Good, bad, and ugly

Great for video and eBooks, not so much for games

The Kindle Fire HDX tablets don't compete fiercely enough in the price department, making them a tougher sell; other tablets can run circles around these Kindles for the same (or lower) price. Though the Kindle Fire HDX 8.9 offers some truly laudable features and performance points, a tablet is not merely the sum of its parts. What separates the Nexus 7 and iPad from the Kindle Fire HDX isn't hardware, it's software and content.

A tablet is not merely the sum of its parts.

Tablet hardware has evolved to a point where improvements that look great on paper aren't actually doing much to increase user enjoyment—so don't get too stuck under the hood. To this end, Amazon's continued spat with Google is hurting Amazon more than it is anyone else, and at a certain point something's gotta give. There is absolutely no question in my mind that the Kindle Fire HDX is an impressive piece of hardware, but it lags far behind its competition in the services department.

However, Kindles are still great if you just want to stream content on a lasting battery. There is absolutely nothing wrong with the hardware, and the screen on the Kindle Fire HDX 8.9 is quite impressive to display photos and movies on. If you're an Amazon Prime customer looking for something to stream on, there is no better tablet to buy, though if you don't need Mayday, an iPad mini might be more your speed starting at $20 more.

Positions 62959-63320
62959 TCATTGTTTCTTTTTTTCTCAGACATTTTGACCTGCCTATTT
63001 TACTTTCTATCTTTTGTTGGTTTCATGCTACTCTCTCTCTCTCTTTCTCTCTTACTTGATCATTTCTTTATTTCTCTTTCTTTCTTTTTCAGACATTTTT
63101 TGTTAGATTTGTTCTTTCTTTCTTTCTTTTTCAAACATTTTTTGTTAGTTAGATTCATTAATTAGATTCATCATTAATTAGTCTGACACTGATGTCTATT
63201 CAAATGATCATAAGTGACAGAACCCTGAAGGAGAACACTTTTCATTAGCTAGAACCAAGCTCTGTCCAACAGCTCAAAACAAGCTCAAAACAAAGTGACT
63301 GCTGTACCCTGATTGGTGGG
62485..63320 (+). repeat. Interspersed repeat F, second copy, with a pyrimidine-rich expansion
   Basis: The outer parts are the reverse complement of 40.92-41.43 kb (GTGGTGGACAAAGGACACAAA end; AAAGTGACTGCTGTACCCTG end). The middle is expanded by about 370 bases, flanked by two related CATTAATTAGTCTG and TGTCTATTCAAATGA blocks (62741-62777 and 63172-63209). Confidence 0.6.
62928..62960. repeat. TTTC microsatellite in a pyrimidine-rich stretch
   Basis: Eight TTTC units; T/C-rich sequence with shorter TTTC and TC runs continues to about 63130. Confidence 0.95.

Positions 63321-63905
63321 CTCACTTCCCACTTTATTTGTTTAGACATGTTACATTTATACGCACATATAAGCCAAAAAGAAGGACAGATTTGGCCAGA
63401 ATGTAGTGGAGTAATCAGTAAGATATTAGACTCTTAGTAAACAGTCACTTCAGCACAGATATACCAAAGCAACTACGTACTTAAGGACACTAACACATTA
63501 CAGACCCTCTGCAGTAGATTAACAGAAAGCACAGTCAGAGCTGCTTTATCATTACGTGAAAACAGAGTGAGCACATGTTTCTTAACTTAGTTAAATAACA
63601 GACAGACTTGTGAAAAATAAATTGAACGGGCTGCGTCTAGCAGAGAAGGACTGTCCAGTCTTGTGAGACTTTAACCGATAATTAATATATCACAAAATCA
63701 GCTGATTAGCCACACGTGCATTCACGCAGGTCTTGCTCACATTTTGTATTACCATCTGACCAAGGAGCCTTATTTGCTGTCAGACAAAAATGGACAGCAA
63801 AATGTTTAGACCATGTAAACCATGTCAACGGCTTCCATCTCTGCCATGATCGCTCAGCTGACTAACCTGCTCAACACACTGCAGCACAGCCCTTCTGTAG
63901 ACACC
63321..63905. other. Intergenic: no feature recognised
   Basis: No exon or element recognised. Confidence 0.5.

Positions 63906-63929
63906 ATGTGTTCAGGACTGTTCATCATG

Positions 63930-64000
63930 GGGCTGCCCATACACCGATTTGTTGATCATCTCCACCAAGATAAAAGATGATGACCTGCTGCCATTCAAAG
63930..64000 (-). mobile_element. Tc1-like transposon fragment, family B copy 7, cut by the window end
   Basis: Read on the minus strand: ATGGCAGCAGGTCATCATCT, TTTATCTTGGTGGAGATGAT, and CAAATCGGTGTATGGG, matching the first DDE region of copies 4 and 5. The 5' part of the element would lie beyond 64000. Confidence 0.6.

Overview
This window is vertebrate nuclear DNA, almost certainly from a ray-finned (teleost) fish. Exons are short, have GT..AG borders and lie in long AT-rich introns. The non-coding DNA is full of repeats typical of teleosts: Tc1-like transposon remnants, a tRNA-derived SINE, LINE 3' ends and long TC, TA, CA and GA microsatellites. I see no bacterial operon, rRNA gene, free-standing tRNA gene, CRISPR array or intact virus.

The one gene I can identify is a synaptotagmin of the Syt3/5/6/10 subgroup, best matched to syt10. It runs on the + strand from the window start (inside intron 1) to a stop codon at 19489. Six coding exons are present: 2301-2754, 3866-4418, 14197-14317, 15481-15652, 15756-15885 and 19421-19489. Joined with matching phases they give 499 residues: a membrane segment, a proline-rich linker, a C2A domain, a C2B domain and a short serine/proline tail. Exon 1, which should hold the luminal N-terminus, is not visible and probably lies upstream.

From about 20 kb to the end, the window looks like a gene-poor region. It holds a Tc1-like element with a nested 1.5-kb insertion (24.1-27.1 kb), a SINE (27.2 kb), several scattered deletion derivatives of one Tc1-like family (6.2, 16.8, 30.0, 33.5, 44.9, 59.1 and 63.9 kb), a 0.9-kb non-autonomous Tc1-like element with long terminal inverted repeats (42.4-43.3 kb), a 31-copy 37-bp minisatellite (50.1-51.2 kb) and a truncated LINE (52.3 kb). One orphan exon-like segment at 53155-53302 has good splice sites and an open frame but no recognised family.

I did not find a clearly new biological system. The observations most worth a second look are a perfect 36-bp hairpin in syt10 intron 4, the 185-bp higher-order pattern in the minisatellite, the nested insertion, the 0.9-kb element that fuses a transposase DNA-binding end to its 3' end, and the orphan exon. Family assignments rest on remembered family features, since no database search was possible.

I've recently used the metaphor of using a chainsaw to cut butter, and I think it applies here. Using a brand-new Qualcomm Snapdragon 800 more powerful than the chip in the new Nexus 7, both the Kindle Fire HDX 7 and Kindle Fire HDX 8.9 have a lot of raw power inside that light case. However, raw power is hardly the whole story, and if you've read this far looking for exact performance points, you may not like what you see.

A beautiful visage

The screens on both new Kindle Fire HDX tablets are improved greatly from their elder versions: the 8.9 in particular has a higher pixel density, meaning much sharper pictures. But much like LeVar Burton in Reading Rainbow, you don't have to take my word for it—see for yourself!